If you are an involuntary patient and you require a non-emergency surgical procedure, but are incapable of consenting to that procedure, or if you have refused that consent, consent to the surgery may be obtained from the Secretary of the NSW Ministry of Health if your Designated Carer agrees. The Authorised Medical Officer will write to your Designated Carer and they will have fourteen (14) days to respond in writing. If your Designated Carer agrees the surgery should be performed, the Secretary can consent to the surgery.
If you do not have a Designated Carer, or they do not agree with the proposed surgery, only the Mental Health Review Tribunal can consent to the surgery.
In either case, the Secretary or Mental Health Review Tribunal will only consent, if they are satisfied that you are not capable of giving consent and it is in your best interests that the surgery is performed.
In either case, an application may be made to the Secretary or Mental Health Review Tribunal before a fourteen (14) day period has finished if the Authorised Medical Officer believes the circumstances are urgent or the Designated Carer states they do not object to the surgery.
It is somewhat confusing but this section draws attention to the different meanings to the terminology in two different Acts. There are additional rules for consent to what is called ‘special medical treatment’ under the Mental Health Act 2007 (NSW) (note this is slightly different from ‘special medical treatment’ under the Guardianship Act 1987 (NSW)).
‘Special medical treatment’ under the Mental Health Act 2007 (NSW) has a very narrow definition. It is defined as any treatment, procedure, operation or examination that is intended, or is reasonably likely, to lead to permanent infertility.
If a child under 16 years old requires special medical treatment, this cannot be authorised under the Mental Health Act 2007 (NSW). Different requirements apply and the Children and Young Persons (Care and Protection) Act 1998 (NSW) is relevant. An application for approval of this treatment would have to be made to the Supreme Court.
If an involuntary patient requires special medical treatment under the Mental Health Act 2007 (NSW), only the Mental Health Review Tribunal can consent to this treatment (even if the person is capable of consenting to other medical treatment themselves). Before it can authorise special medical treatment, the Mental Health Review Tribunal must be satisfied that the treatment is:
The Authorised Medical Officer must notify the person’s Designated Carer about the intention to seek consent for ‘special medical treatment’ and the Designated Care has fourteen (14) days to respond. An application can be made to the Mental Health Review Tribunal before the fourteen (14) day period has finished if the Authorised Medical Officer believes the circumstances are urgent or the Designated Carer states they do not object to the treatment.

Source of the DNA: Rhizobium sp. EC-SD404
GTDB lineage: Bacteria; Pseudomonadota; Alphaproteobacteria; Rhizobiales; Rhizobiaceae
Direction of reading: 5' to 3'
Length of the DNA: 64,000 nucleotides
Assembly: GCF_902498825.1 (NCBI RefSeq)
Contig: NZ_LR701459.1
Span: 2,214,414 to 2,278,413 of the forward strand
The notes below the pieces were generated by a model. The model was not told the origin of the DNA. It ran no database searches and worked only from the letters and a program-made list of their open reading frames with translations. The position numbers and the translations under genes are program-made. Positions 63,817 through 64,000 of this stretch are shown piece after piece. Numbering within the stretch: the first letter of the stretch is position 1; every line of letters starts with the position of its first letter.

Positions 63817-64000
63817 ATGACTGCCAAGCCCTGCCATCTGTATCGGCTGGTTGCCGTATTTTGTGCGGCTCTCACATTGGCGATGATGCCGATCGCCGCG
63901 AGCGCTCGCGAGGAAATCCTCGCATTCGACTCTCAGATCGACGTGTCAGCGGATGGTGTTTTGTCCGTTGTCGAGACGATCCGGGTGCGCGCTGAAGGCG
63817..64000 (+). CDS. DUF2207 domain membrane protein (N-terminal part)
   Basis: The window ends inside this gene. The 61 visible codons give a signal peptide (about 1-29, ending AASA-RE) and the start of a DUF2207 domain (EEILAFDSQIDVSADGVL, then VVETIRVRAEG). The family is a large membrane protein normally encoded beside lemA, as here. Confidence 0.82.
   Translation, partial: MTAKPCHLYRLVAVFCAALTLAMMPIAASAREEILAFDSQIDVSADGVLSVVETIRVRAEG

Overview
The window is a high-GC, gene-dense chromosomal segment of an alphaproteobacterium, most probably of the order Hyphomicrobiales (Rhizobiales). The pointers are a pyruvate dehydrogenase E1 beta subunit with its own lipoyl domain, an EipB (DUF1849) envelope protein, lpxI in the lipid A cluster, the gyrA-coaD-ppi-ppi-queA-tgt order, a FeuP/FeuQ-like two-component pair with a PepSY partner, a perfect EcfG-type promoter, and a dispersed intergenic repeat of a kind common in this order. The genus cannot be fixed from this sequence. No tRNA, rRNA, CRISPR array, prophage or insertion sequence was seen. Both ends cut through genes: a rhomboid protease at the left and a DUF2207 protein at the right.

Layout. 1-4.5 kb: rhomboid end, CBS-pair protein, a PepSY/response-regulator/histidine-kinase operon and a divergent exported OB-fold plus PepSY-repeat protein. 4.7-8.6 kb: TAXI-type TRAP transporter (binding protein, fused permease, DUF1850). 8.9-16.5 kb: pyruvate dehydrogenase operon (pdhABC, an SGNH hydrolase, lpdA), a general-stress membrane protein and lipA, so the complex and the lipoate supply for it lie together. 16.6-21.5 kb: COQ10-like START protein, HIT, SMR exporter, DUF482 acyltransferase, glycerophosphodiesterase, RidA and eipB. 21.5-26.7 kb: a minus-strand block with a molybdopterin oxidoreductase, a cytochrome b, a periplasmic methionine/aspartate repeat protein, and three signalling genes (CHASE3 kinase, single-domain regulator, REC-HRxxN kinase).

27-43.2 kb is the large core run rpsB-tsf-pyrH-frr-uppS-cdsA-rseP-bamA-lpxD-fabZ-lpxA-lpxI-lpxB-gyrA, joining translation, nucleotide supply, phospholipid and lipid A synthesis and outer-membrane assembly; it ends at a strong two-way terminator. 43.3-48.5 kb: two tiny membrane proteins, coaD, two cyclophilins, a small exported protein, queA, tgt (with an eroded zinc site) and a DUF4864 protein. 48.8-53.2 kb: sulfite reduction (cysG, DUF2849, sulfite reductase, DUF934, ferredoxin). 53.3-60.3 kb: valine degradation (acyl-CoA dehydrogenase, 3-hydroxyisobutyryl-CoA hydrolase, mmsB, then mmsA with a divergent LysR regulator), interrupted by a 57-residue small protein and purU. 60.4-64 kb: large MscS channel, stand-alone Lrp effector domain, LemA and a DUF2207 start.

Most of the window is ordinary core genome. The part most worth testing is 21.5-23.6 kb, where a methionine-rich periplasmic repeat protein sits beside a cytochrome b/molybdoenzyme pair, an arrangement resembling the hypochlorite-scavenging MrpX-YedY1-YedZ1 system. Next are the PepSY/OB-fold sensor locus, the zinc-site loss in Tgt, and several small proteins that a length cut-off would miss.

If you want to refuse to have surgery, and you are an involuntary patient, it is strongly suggested that you get legal advice as early as possible. The Mental Health Act 2007 (NSW) allows for urgent hearings of the Mental Health Review Tribunal in these circumstances, and you are likely to need some time to prepare evidence before the hearing. You are unlikely to be granted legal aid for this sort of Tribunal matter. To find out more about getting legal advice, click here.
There are limited circumstances in which a medical practitioner can provide medical treatment to you without your or anybody else’s consent.
It is not necessary for a medical practitioner to obtain your or anybody else’s consent to provide you with treatment that they consider to be urgent and necessary to save your life, prevent serious damage to your health or ease significant pain or distress.
Medical practitioners and others do not require consent to supply you with over-the-counter (non-prescribed) medications.
Medical practitioners and others do not require consent to provide you with first aid treatments for a condition or injury.
Medical practitioners may also carry out minor medical treatment on you if you are unable to consent to the treatment, you do not have a person responsible, or your person responsible cannot be contacted or is unwilling to act. If they do so, they must certify in writing on your clinical record that the treatment is necessary and is the form of treatment that will most successfully promote your health and wellbeing, and that you do not object to the treatment being provided to you.
Updated April 3, 2020